In keeping with these objects and others which will be apparent hereinafter, one feature of the invention resides, in a diskette which uses digital radio frequency transmission to transfer data from one computer to at least one other computer or other peripheral equipment. The diskette includes receiving and transmitting circuitry which is used in conjunction with software to facilitate the file transfer.
To initiate transmission of data between two computers, the user must first establish a communication link between the two communicating computers. This is accomplished by associated software which first establishes and confirms that both computers are ready, that is, one is ready to receive and the other is ready to transmit. In order to initiate the process of data transfer, the diskettes containing the devices of this invention are inserted in the corresponding diskette drives of two computers. Software resident in both computers commands the diskette drive read/write head to align itself with a similar read write head contained within the radio frequency transfer diskette. When these two sets of read/write heads are so aligned they effectively comprise a transformer that allows signals to pass in both directions; either from the RF diskette to the computer containing the diskette drive or viceversa. After initial establishment of communication readiness has been confirmed, the software begins to command the transmission of data in the transmitting computer ultimately to be received by the receiving computer or peripheral. The details of such communication software are well known in the art. Thus, a description of this type of communications software is not deemed necessary for the understanding and enablement of this disclosure.
FIG. 1 is a diagram of the bidirectional communications device of the present invention.
Referring to FIG. 1, the diskette has a magnetic read/write head 1 built into the diskette drive housing 7. Data to be transferred is transmitted by the computer to the diskette drive containing the apparatus of the present invention where it is read from the diskette drive by read/write head 1. Specifically, the diskette housing is inserted in the diskette drive of the transmitting computer. Software resident in the computer commands the diskette drive read/write head of the transmitting computer to align itself with the read write head contained in the diskette housing. When the two read/write heads are aligned, they effectively comprise a transformer that allows signals to pass in both directions either from the RF diskette to the computer containing the diskette drive or vice-versa. After initial establishment that communication readiness has been confirmed, the software begins to command the transmission of data in the transmitting computer ultimately to be received by the receiving computer. This data is sent through an amplifier(s) 2 to a data recovery area where the data is encoded by digital encoder/decoder 3. The digital data is sent to a transceiver 4 containing a modulator for converting the digital data into a radio frequency signal and then coupled to a dipole strip antenna 5 for transmission to a receiving computer or peripheral.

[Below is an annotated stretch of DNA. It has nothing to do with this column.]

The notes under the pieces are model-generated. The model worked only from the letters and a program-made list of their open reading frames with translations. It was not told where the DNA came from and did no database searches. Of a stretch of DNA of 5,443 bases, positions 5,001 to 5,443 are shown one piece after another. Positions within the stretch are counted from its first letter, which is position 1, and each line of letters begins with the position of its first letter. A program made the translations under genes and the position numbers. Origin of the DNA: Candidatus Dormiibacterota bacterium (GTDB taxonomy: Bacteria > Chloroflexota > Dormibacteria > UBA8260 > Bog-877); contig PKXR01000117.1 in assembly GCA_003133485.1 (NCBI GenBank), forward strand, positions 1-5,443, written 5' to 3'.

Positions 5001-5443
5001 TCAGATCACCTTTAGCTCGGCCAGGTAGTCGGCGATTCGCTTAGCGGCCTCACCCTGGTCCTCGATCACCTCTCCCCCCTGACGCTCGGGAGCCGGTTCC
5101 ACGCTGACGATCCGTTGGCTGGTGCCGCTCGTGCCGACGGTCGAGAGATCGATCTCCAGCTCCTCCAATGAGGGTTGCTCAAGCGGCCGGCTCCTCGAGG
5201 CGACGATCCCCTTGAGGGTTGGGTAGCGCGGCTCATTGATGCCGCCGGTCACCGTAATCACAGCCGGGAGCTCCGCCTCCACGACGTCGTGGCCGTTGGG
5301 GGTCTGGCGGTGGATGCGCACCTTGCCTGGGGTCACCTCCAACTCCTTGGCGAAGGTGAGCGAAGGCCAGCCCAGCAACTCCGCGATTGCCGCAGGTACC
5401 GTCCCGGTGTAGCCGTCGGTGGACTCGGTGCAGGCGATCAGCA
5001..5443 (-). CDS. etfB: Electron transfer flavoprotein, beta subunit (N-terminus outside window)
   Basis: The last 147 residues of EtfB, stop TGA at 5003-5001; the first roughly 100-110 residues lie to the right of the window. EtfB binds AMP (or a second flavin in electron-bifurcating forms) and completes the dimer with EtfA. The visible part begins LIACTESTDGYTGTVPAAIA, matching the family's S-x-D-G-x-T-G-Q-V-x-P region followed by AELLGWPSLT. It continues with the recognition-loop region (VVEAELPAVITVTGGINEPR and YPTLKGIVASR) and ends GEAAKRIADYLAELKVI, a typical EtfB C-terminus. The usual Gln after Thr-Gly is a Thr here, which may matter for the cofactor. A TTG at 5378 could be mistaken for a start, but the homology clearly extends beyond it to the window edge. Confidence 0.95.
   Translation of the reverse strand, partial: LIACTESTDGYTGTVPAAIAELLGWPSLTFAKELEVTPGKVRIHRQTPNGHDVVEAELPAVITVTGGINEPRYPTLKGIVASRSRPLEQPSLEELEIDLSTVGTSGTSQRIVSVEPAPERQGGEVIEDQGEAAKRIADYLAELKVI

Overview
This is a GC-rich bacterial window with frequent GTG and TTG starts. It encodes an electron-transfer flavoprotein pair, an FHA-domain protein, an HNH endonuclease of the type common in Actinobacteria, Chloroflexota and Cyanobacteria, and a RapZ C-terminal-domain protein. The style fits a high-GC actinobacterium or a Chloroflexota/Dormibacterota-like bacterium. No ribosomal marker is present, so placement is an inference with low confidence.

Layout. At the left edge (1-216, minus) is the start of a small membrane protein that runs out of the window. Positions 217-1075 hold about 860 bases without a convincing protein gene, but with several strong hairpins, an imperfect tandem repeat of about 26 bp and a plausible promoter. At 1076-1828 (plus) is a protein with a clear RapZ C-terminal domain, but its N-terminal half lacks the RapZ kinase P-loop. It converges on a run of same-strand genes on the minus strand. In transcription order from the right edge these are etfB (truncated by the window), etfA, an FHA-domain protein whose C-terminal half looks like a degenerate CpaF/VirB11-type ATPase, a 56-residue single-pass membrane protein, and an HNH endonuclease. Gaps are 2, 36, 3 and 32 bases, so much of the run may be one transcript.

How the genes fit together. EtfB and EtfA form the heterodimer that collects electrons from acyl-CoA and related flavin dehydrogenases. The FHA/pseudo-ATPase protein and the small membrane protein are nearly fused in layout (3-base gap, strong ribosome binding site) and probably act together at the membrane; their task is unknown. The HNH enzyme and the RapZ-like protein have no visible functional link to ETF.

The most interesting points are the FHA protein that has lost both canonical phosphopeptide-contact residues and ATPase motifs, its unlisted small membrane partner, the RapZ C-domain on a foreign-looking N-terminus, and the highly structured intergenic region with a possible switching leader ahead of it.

The receiving of information takes place in an analogous, but opposite fashion. Receiving information is accomplished by using a dipole strip antenna for receiving RF transmissions, at about the 2.4 GHz range. The same antenna may be used for transmitting and receiving. Such signals are directed to an RF receiver which directs the RF waves into transceiver 4 having a demodulator for converting the radio waves into digital signals. Such digital signals are decoded by the decoder 3 and then amplified by amplifier 2. Thereafter, the amplified digital signal travels to the read/write head 1 of the diskette where it is written into the memory of the computer or peripheral. The receiving computer then instructs the reading of data as it would from any other form of diskette.
This device requires a minimum power voltage source in order to be operative. This can be self-generated with a multiple voltage generator comprised of a plurality of magnets 6 preferably arranged in a circular fashion. The magnets are embedded in a disk of plastic material that resides in the housing of the communication device. The plurality of magnets are rotated (spun) by the diskette drive mechanism of the computer or peripheral. There are associated fixed pick up coils located at a fixed position relative to the rotating plurality of magnets. As the magnets rotate or spin, the pick up coils induce an AC voltage within the pick up coils. A rectifier and inverter are operatively connected to the pick up coils and convert the AC voltage into DC voltage sufficient to power the communications device.
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|U.S. Classification||455/41.3, 455/88, 360/129, 369/273, 360/133, 455/557, G9B/23.047, 360/135, 455/74|
|International Classification||G11B3/70, B02B3/06, A01F7/06, G11B5/54, G11B23/03|
|May 31, 2002||FPAY||Fee payment|
Year of fee payment: 4
|Jun 18, 2002||REMI||Maintenance fee reminder mailed|
|Jun 21, 2006||REMI||Maintenance fee reminder mailed|
|Dec 1, 2006||LAPS||Lapse for failure to pay maintenance fees|
|Jan 30, 2007||FP||Expired due to failure to pay maintenance fee|
Effective date: 20061201